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The Philosopher’s Stone

by Lee Roscoe

Charles Kibby’s sensuous, glamorous, gorgeous sculptural lights are unique. Following the curves of nature, they manifest as shell-like, petal-like; like rock schists, assembled crystals; like horns, intestines, and also in spontaneous forms of their own born from nature, yet created by Kibby. Though some of his major influences, such as Isamu Noguchi and Dan Flavin, have worked with light and sculpture, they did so in plexiglass, paper, and less often, in stone, whereas Kibby has crafted his artifacts out of alabaster.

Glowing with gemlike translucency these alabaster illuminated sculptures are lit from within by LED strips. Like the elusive philosopher’s stone, which could turn base metals into gold as well as induce feelings of bliss, Kibby’s work has a mystery to it, an alchemic good vibe.  Speaking to him by Zoom, in a room full of his table and sconce illuminators, he says he feels good. “Maybe it’s ‘woo woo’ but the crystal folk will tell you that there are different healing properties in calcite, which alabaster is. Calming, harmonious, good energy.”

Creating the stone bodies through which the light glows may take him 200 to 300 hours. He fashions foam into the shapes he wants. Then he cuts his stone to follow his pattern. “I am more interested in additive than subtractive sculpture,” he says. In other words, rather than chopping a figure out of stone, he chops stone into parts that will accrue into a form as he epoxies those pieces together.

He says the process he uses is called parametric design. “I’m not a mathematician, but my understanding is that parametric design is when units combine to make a whole. And by cutting these shapes and combining them in units of two-centimeter slabs, I am entering that realm,” he explains. “What really trips my trigger is about the language of structure throughout nature, from the macro to the microcosmic. All  I do is mimic the assembly of forms through my pieces of stone and it ends up coincidentally mirroring the language of structure that you find in seashells, in nature, in galactic structures—like I said, one into the other. When I tie into that, it’s like a vibrational thing when you make that connection. It’s unconscious, I’m sure, to me.”

Kibby was born in Portland, Oregon, grew up in Alabama, and went west in his twenties, from Alaska to L.A. to Oregon, and back to California, remaining there, where he now lives in Palm Springs. He is descended from makers: potters, weavers, even a shop teacher. The artful handiness is in his genes. He’s been sculpting for 50 years. Trying to master this “three-dimensional language” has had a long history for him. “I’m a materials guy. I started in Oregon sculpting trees of fruitwood gathered in the Willamette Valley after the Columbus Day storm of 1962.”  He moved on to stone, then became a historic preservationist of masonry, working with architects and contractors to create seismic upgrades on Frank Lloyd Wright and Julia Morgan structures, such as the L.A. Central library, making a good living with the help of his entrepreneur wife.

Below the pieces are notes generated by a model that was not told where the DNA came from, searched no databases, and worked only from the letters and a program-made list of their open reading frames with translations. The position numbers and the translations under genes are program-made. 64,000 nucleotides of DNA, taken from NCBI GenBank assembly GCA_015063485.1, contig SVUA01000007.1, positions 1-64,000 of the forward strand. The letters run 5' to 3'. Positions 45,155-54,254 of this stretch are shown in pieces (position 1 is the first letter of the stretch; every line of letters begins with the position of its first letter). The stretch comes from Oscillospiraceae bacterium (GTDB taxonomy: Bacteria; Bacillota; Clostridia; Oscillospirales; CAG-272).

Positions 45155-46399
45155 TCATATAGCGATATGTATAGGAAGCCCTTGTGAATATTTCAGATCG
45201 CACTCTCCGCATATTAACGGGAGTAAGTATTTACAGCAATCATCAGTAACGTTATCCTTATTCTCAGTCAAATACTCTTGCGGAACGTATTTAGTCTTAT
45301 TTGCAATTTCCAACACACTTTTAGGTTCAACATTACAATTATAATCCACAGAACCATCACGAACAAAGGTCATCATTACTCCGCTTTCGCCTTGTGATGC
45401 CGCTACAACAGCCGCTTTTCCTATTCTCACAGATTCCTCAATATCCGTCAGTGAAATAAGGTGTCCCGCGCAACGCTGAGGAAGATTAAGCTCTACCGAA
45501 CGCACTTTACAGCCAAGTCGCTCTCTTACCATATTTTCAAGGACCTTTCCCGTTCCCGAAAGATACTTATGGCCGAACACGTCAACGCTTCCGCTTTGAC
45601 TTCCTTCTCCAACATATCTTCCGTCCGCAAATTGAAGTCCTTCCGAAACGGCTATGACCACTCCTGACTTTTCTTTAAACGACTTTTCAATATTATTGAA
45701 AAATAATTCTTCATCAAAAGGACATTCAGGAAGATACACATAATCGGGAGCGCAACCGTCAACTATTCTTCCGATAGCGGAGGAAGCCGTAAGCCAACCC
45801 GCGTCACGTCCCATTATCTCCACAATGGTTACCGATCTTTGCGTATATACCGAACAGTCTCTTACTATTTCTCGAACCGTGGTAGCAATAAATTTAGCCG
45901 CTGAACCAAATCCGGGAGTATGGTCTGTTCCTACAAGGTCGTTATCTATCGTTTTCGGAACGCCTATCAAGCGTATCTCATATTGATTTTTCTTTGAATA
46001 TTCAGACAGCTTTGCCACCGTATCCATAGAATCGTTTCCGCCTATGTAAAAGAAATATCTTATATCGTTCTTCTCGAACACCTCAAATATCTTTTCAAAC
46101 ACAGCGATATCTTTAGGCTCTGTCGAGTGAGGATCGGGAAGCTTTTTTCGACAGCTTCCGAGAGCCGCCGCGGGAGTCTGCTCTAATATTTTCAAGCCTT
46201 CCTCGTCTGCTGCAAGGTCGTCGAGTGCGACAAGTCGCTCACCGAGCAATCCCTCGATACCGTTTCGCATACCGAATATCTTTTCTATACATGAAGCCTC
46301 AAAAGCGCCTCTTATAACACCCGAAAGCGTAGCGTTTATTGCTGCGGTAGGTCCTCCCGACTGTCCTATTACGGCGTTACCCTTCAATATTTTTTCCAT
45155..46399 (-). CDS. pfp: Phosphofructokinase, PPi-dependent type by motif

He‘s created art for himself from leftover bits of these restorations, such as a table from stone from the Oakland City Hall.  “I am fascinated by what makes stone fall apart, what makes plywood bend.” His understanding of the way materials work has given him a kind of “substructure scan” of the body of materials, which helps him in his current art.

He will have his very first gallery representation at the Bowersock Gallery.  “I’m a maker, not a marketer,” Kibby says, more interested in creating than in promoting his work, which, however, is in numerous private collections. Part of the Spring Harvest exhibition for the inaugural 2023-2024 season opening this weekend, Kibby names some of his six pieces an “Extraction series.” “Pieces start with a triangle and follow its path to other shapes through a sacred geometry,” explains Kibby.

Some look a bit like celestial intestines, like cylindrical organs, but he says biology is not his intention per se (though he does say light transmits through alabaster, as if through the human body), but rather “morphogenesis.” That is, as he explains it, “the esoteric concept of how a thing evolves based on its use. For instance, a butterfly wing is shaped to a certain use, a spiral galaxy. Why does that happen?”

What is the commonality, the universal concept driving these shapes where form follows function. For him it lies in a Creator, in “the Force.” Again mystery, an inspirational mystery. And he adds, “There’s a line from Camelot: ‘Do I make myself obscure? Perfectly.’”

Charles Kibby’s work will be included in the season-opening group show Spring Harvest at Bowersock Gallery, 373 Commercial St., Provincetown, May 26 – June 15, with an opening reception on Friday, May 26, 7 – 9 p.m. For more information call 508.487.4994 or visit

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Ginger Mountain

Ginger Mountain (MS Communications Media, BA Fine Arts/Teaching Certification K-12) has been part of the graphic design team at Provincetown Magazine since 2008. Ginger has worked as a creative director, individual contractor, and freelance designer with clients representing many areas —business software, consumer products, professional services, entertainment, and network hardware to name just a few — providing creative layout and development of a wide range of print media content. Her clients ranged from small local businesses to large corporations and Fortune 500 companies, from New Hampshire to Georgia

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